Stained glass panels with metal overlay
Studio, online, galleries
“My objective is not so much to bend the material to my own will, but rather to become intimate with the material so that I can bring out its natural beauty.”
Dan grew up in close contact with the natural world and taking art classes throughout high school and college. Although he has a post-graduate degree in botany, he always has fostered his love of art on the side. His interest in pattern and design led to his present-day work in stained glass and marquetry. In 2003, he moved to Richmond, where he has focused more on developing his art.
Dan’s process of creating stained glass is particularly complex. It begins with the standard techniques of grinding glass pieces to match the design, wrapping the edges with copper foil tape and applying the lead solder. But he goes further to add his tree branch designs by cutting the tree design into copper foil sheets, applying them to the panels and adding the solder. He repeats this process for both sides of the pane, and he makes wood frames by hand for each of his stained glass panels.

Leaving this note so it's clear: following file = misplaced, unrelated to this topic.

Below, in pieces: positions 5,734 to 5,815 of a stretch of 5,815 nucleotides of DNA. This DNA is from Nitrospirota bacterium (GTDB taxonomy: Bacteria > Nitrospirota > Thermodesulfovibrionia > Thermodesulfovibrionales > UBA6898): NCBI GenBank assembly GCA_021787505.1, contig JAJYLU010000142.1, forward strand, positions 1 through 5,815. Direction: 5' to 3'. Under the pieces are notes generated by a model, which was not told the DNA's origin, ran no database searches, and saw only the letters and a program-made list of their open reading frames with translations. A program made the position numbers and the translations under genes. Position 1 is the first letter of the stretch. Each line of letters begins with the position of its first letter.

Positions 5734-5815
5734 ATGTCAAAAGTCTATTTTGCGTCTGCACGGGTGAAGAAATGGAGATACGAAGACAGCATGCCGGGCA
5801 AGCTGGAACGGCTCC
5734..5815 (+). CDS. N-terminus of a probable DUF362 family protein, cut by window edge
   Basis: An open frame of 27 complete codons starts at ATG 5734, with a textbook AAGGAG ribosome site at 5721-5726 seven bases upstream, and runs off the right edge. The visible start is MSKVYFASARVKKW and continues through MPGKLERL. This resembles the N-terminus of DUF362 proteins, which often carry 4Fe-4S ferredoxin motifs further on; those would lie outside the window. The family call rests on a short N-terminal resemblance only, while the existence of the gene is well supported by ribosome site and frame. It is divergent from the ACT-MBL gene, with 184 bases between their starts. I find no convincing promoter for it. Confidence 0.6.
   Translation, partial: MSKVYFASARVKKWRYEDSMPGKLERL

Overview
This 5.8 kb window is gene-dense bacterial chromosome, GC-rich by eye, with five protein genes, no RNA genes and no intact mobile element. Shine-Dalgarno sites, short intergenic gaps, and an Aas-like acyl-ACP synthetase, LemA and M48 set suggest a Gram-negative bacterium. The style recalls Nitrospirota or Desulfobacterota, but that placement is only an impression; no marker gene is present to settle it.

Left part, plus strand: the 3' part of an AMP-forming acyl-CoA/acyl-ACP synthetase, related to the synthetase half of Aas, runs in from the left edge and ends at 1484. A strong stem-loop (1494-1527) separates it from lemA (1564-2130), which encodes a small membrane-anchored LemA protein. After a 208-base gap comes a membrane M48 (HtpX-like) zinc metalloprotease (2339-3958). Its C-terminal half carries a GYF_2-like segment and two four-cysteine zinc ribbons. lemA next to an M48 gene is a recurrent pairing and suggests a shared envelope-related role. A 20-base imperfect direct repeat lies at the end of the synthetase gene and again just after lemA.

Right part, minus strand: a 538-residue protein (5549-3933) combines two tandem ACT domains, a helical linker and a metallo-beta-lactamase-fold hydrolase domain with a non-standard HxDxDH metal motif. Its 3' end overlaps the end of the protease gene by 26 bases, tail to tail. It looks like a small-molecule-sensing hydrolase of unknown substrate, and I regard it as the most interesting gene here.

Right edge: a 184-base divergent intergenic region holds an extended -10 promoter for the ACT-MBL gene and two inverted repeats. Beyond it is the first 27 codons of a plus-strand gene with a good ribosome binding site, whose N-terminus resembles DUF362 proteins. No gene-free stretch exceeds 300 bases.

His work blends science with art. “I create physical models in wood and glass that endeavor to capture the spirit of the natural world,” he says. “Giving up our preconceived images of the world and being open to reality is, I feel, the essence and challenge of art, as well as science, relationships and so much of life.”
Dan has held several exhibitions of his work, and he currently displays it in his restored Victorian home in Richmond, where his studio is located. When he is not doing scientific research or creating art, he enjoys gardening, canning and cooking.